As seen in reference to FIG. 1, a vertical column is used to contain the heated silicon oil. The peristaltic pump feed system described above was placed such that the injected drops of the metal hydride/colloidal silica suspension were injected into a center tube of the column. The column was designed such that the top section of the column consisted of two concentric tubes (not illustrated) in which there was an overflow port near the top of the outer tube along with an adjacent vent port. By introducing the suspension into the inner tube, the droplets would not be discharged through the overflow port.

As further seen in reference to FIG. 1, a recirculation loop for the silicon oil collects oil from the bottom of the column for reuse and reentry into the upper portion of the column. Using conventional heating tape and water baths, it is possible to maintain the silicon oil in the column at any desired temperature. To simplify the recirculation of oil withdrawn from the bottom of the column, it was found useful to warm the oil to 82° C. to lower its viscosity. Prior to the removed oil being reintroduced into the column and via the slurry feed tube, a water bath was used to adjust the temperature of the incoming oil to at least about 10° C. less than the temperature of the silicon oil in the main column. For the equipment utilized herein, it has been found that the injection silicon oil into which the feed slurry was placed was at a temperature of about 55° C. while the temperature of the silicon oil residing in the main column was at a temperature of about 65° C. However, one having ordinary skill in the art could adjust the temperature ranges, oil viscosity, column height, slurry droplet size, and slurry droplet introduction rate so as to achieve equivalent results using variations of temperature, feed rate, and residence time within a silicon oil.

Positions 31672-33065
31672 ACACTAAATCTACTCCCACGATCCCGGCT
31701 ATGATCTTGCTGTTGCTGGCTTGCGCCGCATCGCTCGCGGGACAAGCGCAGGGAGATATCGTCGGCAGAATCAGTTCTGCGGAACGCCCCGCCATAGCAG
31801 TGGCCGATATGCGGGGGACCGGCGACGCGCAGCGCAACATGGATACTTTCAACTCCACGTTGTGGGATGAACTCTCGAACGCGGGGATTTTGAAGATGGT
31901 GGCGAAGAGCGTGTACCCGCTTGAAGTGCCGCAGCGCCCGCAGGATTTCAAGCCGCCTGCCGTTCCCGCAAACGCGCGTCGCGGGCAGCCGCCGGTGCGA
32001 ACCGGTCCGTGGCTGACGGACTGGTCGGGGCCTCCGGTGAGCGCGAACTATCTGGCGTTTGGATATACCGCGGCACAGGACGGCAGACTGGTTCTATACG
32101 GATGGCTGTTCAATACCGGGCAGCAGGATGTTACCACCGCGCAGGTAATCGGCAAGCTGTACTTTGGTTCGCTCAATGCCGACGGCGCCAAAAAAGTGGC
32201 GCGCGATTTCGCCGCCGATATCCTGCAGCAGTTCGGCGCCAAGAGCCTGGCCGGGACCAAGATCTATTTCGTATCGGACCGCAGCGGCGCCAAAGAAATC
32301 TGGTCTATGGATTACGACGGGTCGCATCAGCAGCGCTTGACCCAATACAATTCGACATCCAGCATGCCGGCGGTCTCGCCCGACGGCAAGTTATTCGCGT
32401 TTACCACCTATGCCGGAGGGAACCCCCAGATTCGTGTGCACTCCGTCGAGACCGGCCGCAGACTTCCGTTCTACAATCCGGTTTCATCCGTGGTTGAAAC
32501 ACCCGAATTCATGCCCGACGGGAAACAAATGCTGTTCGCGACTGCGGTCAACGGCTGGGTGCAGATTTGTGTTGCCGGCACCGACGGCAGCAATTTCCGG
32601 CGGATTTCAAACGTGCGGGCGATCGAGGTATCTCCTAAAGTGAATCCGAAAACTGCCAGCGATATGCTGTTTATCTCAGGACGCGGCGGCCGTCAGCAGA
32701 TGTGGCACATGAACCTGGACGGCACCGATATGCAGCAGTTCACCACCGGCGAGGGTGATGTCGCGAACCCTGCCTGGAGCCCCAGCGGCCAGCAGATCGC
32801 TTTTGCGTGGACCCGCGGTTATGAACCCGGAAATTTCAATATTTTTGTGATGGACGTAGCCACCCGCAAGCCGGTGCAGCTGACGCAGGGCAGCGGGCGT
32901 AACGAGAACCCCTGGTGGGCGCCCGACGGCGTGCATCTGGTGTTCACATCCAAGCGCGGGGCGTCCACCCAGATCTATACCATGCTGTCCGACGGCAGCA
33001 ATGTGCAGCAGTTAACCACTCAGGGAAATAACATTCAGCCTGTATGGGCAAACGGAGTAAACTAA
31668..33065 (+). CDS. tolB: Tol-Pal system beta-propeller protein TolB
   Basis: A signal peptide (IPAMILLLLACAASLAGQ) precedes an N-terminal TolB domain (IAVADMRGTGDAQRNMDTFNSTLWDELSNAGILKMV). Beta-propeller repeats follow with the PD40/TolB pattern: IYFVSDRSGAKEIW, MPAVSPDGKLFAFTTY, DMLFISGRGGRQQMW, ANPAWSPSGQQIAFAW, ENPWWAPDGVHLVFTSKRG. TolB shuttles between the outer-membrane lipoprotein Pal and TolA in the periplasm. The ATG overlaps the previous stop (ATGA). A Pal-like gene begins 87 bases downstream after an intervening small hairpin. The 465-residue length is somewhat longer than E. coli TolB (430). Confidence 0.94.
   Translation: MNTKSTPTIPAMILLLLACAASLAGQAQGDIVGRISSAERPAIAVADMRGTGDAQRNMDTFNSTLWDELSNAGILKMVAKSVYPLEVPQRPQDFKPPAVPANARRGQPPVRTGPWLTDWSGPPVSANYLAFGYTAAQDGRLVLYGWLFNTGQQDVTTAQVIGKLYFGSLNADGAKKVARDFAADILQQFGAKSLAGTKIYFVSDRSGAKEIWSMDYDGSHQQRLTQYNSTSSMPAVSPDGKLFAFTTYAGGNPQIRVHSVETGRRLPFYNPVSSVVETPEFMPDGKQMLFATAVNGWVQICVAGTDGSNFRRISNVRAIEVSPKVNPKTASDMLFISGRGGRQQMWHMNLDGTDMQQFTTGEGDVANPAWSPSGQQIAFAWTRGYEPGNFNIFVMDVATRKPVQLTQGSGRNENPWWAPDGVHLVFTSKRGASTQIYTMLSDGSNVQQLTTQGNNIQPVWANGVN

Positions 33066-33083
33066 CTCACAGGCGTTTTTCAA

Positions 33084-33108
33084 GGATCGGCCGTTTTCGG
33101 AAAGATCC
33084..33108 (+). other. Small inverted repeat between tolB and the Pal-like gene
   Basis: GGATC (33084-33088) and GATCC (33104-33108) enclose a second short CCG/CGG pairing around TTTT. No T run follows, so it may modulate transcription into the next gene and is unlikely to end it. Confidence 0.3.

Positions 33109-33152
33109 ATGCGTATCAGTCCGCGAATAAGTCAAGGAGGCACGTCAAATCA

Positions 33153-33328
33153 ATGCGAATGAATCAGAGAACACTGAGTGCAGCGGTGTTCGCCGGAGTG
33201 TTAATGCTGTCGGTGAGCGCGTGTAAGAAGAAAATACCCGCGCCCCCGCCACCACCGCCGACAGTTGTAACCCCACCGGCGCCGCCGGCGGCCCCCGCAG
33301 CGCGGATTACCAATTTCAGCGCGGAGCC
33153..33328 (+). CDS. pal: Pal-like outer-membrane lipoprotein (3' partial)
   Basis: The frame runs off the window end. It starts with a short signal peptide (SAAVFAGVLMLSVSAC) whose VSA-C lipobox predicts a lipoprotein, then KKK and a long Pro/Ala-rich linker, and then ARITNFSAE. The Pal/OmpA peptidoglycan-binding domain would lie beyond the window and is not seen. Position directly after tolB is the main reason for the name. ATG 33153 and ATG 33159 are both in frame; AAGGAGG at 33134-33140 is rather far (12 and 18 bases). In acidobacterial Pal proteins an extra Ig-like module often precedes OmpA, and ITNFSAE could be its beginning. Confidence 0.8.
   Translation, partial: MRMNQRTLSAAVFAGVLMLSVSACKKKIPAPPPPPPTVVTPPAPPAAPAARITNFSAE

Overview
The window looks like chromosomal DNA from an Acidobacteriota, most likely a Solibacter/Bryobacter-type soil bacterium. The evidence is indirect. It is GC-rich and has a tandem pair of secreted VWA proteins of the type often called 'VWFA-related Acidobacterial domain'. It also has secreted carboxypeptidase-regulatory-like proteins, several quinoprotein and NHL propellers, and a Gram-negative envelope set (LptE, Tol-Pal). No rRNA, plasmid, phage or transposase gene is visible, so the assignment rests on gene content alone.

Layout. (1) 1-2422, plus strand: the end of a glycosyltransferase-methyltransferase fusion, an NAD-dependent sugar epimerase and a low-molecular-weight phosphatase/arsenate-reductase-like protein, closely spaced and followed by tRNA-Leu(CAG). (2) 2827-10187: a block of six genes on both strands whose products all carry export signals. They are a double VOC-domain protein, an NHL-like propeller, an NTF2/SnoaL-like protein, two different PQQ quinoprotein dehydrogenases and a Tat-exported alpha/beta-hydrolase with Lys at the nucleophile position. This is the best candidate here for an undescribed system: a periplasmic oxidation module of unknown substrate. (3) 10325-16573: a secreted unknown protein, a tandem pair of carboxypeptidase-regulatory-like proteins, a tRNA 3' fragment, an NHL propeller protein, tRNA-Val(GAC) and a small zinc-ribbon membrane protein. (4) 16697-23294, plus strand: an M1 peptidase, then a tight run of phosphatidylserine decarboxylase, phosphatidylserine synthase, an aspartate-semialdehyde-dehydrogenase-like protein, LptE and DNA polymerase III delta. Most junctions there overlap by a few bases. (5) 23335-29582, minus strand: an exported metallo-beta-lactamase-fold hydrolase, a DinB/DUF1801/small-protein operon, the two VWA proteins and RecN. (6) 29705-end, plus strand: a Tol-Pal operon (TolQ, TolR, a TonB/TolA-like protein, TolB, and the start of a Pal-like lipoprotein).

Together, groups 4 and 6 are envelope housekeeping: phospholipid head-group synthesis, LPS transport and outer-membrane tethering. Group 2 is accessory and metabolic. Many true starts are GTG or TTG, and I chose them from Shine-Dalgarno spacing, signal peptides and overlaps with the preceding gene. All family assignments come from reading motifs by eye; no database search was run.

Under the conditions described above and as seen in reference to FIG. 1, it was found that the residence time for a range of slurry droplet sizes was adequate to bring about the external gelation. If a temperature of the silicon oil was too great, i.e., above 95° C., it was found that the rapid evaporation of the solvent from the drops would cause drops to burst. At temperatures above 80° C., it was found that the speed of evaporation would cause the formation of a shell around the still liquid interior of the droplet. The pressure differential which resulted caused a number of spherical granules to be formed having a “blowout” hole in a side of the granule shell.